Power Principle #2: Ask High Value Questions
In his newly-released book, Unlocking Yes, Patrick Tinney, shares his expertise on business negotiations, which he has honed with over 30 years of experience in multimillion dollar media sales and negotiation solutions. His principles are transferrable to many walks of life and facets of business. In his chapter, “Profit Through Disciplined Listening,” Patrick says, “…high value questions are money questions.”
Ask open-ended questions: Patrick prescribes questions that begin with who, why, where, when, what, how or which. Questions formulated with those introductory words encourage descriptive answers and lead to a greater depth of understanding and trust between the parties involved.
Power Principle #3: Face-to-Face Always Trumps Any Other Kind Of Communication
Be fully engaged: The information our senses gather during a face-to-face encounter is grounded in the neurological reality of our brain. The cerebral hemisphere, the topmost portion of our brain, is the source of all intellectual thought. Reading words and processing images such as those in text messages and emails only engages one section of the cerebral hemisphere: the Occipital Lobes. Whereas a face-to-face interaction engages three additional areas of the brain and their functions: The Frontal Lobes, Parietal Lobes, and Temporal Lobes. They are responsible for sensory perceptions such as body language and environmental influences. They also allow intellectual functions such as reasoning and the ability to store one thought while other ideas are considered. We are short-changing the potential of human interaction if we exclude the face-to-face time.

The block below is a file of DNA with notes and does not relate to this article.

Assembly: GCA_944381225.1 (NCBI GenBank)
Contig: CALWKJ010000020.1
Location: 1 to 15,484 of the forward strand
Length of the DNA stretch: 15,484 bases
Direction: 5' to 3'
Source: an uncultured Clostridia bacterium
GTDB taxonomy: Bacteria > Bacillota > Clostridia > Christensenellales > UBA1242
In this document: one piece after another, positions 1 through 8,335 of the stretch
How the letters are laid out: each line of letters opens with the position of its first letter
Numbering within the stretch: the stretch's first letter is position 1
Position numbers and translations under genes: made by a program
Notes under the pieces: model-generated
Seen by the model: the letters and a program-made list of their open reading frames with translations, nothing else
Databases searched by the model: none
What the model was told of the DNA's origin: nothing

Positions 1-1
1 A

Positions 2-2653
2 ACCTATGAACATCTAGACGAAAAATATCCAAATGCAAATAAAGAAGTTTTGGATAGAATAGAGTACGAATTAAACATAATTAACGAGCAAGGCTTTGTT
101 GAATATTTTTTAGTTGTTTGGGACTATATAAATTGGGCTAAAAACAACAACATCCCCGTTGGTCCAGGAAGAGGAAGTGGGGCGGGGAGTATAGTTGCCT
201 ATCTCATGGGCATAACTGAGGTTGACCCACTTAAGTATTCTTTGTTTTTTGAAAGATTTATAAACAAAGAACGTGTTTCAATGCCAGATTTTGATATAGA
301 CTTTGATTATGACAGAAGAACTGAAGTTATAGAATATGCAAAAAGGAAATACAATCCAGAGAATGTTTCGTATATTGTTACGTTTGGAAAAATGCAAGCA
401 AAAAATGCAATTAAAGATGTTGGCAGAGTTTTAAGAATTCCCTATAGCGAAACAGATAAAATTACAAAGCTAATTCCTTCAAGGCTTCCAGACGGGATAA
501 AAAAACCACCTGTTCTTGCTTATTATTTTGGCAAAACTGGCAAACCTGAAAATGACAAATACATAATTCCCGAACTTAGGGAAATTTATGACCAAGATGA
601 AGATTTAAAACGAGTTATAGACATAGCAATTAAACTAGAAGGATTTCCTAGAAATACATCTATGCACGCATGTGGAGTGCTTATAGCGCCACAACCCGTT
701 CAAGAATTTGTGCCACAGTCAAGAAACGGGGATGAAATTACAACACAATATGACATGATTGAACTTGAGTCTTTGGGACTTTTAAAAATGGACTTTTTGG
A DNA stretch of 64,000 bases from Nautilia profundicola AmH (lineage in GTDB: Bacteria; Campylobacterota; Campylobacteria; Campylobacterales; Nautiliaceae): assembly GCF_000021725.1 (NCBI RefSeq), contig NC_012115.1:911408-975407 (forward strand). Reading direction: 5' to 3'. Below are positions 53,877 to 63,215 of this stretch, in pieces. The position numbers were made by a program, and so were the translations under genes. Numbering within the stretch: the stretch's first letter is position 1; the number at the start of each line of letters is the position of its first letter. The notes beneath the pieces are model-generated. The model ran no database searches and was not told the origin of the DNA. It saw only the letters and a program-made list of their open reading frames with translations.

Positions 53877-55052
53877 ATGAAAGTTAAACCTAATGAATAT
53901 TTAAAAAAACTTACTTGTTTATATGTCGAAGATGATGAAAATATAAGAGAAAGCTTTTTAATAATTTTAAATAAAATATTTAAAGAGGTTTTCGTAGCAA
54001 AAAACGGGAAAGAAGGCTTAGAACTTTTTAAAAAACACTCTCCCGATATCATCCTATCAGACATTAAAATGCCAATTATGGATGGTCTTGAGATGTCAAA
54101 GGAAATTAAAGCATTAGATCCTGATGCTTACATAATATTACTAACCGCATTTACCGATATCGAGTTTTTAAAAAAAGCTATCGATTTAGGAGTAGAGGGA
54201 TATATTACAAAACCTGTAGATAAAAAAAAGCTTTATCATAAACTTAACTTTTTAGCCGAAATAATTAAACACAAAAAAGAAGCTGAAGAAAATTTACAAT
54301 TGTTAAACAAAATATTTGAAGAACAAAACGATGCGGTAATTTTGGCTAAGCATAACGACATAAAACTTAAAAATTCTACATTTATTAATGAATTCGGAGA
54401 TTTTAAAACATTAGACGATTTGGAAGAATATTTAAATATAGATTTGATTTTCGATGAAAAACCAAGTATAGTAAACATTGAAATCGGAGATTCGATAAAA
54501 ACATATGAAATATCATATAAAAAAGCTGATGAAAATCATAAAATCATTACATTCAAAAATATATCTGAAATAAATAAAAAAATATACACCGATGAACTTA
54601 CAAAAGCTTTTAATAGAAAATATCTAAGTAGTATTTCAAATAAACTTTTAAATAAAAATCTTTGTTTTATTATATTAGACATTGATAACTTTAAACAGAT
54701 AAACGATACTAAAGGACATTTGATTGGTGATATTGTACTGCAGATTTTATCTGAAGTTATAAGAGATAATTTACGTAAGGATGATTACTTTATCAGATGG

Power Principle #4: The Power Is In the Silence:
Silence says more than words could ever express: Your silence indicates that you are reaching below the surface. It shows you are more interested in considering others’ words than impressing them with your own. You leave the door open for offering an answer or an opinion because you give yourself the time to formulate a response instead of spewing out words you can never take back. Words make more noise and can be an outlet for your nervous energy, but your silence allows you to note nonverbal cues, and it shows confident and pensive engagement.
At this time of year when we contemplate renewal and take personal inventory of how we can make personal improvements, I encourage you to add listening skills to your commitment list. They will enrich your personal and professional life!
Is the start of a new business on your horizon for the new year? I offer you my free download of “The Pull To Become an Entrepreneur!” here. I also welcome your comments. You can me at email@example.com.
Ed McLaughlin is currently co-writing the book “The Purpose Is Profit: Secrets of a Successful Entrepreneur from Startup to Exit” with Wyn Lydecker and Paul McLaughlin.
Copyright © 2014 by Ed McLaughlin All rights reserved.